Robert Earle of Huntington
Lies under this little stone.
No archer was like him so good;
His wildnesse named him Robbin Hood.
Full thirteene yeares, and something more,
These northerne parts he vexed sore.
Such out-lawes as he and his men
May England never know agen.
This small poem seems to tie nicely with the famous character we have a picture of today, suggesting that he was a real Earl. Of course, he must have been a good guy – all the stories tell us so . . . don't they? Well, other historians have identified a farmer called Roger Godberd who was described as a thug that robbed the rich - he was even captured and held in Nottingham Castle. Could he have been the basis for this well-known character? A publication of a book called Robin Hood: The English Outlaw Unmasked in 2011 leads you to believe this is the guy! Or, could he be one William Robehod as other historians have claimed? Having found evidence to back it up where he is listed for a crime as being part of an outlawed gang suspected of robberies. The truth is we will never know, but it still compels people today to read about it and speak the legend to their children of the do-gooder who stole from the rich to give to the poor.
There are many others too, Such as that of King Arthur. Was he a real hero? An individual? Or could his legend be built on a string of seven or eight different men who conquered battles and are known by same name over a span of a 100 years or so?
There are the many historical events and legends that writers repeatedly explore, such as the lost Princes in the tower (time of Richard 3rd), – what happened to them? Did they both die? Or just one? Was a serving boy used instead disguised as one of the Princes and the real Prince escaped unscathed in disguise? How did this part of history find its way to us?
So why am I tellling you all this?
Well, it's simply to open your mind to the possibilities. Even today we have unexplained occurences that may hold their secret forever but that doesn't mean we can't delve deep into our imagination to create possible scenarios for ourselves. Legends like these are often what inspire me to write, and as you begin to read my books you will see that in areas of my writing I include true facts. I love to incorporate elements of the truth to cement realism and create stories with a twist. (This will be no more obvious than in my forthcoming publication The Spirit of Peterborough). Such as the story of Robin Hood has been twisted and altered as it’s passed down through the centuries to create new tales and ideas about the legend, I like to do the same.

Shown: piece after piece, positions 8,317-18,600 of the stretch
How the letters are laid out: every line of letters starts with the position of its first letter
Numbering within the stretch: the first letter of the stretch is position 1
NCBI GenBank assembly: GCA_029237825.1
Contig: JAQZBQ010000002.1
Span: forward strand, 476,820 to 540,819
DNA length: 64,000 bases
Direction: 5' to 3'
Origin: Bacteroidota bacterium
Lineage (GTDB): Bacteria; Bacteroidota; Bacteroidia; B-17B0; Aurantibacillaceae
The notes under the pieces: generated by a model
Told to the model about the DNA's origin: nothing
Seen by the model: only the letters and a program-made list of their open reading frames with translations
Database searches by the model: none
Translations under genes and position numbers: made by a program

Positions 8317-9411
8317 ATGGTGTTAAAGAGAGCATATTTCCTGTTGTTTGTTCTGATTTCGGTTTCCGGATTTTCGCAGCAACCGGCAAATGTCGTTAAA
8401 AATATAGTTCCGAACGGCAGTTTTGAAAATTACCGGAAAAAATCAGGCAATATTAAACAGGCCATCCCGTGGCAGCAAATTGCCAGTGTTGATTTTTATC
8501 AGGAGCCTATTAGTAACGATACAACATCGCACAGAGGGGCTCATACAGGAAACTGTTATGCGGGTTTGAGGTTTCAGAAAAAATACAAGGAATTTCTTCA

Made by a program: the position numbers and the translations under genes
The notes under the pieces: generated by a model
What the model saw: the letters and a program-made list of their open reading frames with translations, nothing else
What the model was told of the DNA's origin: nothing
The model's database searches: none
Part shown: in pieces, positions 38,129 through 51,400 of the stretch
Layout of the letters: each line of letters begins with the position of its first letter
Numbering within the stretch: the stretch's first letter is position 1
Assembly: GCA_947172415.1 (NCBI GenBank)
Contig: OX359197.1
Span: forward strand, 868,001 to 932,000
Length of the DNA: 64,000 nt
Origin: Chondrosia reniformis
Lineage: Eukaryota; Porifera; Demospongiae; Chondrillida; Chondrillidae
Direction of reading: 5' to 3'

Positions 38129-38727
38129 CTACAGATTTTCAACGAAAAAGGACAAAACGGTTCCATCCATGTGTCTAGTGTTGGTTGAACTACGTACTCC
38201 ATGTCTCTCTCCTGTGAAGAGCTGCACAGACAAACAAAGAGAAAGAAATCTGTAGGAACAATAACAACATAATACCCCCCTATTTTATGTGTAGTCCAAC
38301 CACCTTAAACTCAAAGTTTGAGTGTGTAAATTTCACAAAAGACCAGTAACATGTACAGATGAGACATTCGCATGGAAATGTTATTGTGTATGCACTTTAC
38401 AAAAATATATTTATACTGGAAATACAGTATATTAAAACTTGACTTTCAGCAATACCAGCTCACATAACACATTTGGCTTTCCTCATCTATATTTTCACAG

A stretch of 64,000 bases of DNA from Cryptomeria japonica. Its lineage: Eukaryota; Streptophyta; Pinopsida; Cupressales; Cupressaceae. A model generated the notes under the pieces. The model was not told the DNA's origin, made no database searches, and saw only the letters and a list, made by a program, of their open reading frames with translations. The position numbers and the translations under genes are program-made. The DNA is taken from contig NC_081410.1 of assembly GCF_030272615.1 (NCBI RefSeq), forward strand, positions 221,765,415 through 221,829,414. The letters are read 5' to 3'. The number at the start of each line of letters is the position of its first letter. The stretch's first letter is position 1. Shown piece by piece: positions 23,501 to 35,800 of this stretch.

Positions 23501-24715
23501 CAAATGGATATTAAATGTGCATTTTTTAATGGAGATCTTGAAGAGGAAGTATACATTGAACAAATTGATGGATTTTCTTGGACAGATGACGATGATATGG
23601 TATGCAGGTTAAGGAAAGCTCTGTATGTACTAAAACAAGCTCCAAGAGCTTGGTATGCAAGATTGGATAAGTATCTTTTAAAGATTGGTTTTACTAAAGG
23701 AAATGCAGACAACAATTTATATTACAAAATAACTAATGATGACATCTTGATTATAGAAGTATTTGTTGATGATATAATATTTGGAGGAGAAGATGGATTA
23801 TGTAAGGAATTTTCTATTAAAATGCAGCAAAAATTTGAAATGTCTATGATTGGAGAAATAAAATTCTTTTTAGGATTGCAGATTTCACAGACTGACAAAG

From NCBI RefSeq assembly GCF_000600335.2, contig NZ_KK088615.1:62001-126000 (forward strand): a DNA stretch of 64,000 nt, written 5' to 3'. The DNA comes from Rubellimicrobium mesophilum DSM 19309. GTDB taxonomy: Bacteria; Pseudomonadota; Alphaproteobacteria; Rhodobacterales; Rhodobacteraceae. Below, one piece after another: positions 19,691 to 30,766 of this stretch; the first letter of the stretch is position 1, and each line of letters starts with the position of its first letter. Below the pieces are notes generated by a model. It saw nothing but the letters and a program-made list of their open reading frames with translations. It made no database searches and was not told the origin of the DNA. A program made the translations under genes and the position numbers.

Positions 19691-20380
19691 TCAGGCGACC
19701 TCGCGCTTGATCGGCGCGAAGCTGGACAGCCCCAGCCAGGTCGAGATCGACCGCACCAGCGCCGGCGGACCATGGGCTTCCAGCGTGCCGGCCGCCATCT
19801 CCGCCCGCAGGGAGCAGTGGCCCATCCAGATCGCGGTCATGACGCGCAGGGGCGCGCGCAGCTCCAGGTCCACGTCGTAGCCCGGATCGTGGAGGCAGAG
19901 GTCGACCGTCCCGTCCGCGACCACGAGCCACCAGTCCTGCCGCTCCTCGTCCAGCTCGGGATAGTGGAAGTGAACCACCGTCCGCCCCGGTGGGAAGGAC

Over the years I have heard many tales relating to the numerous ghosts that apparently reside or have made their mark in the Peterborough area, with each and every one of them stimulating me to ask questions; what actually happened here? What was the trigger? And Why? This would then provoke me into researching as much as I possibly could about anything that could have played a part in the birth of this tale. And when I say this I don’t just mean ghosts – I am intrigued by all types of mysterious aspects such as UFO sightings, local historical legends, the unexplained or the paranormal, or even just purely unusual or quirky facts or events.
When something like this happens it makes you wonder – is there life out there? Something must have happened to cause this but, precisely what? Where is the truth? How much is exaggeration or the embellishment of well-meant rumours?
Numerous authors such as Dan Brown; T.H White; Mary Stewart; Philippa Gregory and even the writers behind the Doctor Who series get inspiration from true history, myths, and legends. They turn some strand of well-known historical truth and turn it into a great piece of fiction. They use fact to help make their writing more believable, persuading us into thinking that it was really like that. It then creates a circle of appetising reading as it evokes in readers a feel of wanting to find out more about that period or event.
So, the fascination for me is always to ask that question: What might have really happened? How could a particular scenario really have panned out?
Has anything strange really happened to you? Have you ever been intrigued or mystified enough to do your own research? Has there ever been anything that has compelled you to look deeper?
I'd love to hear. You never know, you might have the basis for a good story!
After all my research there is something I take with me now every time I write. No matter what you do . . . always look over your shoulder, and you never know what’s round the corner . . .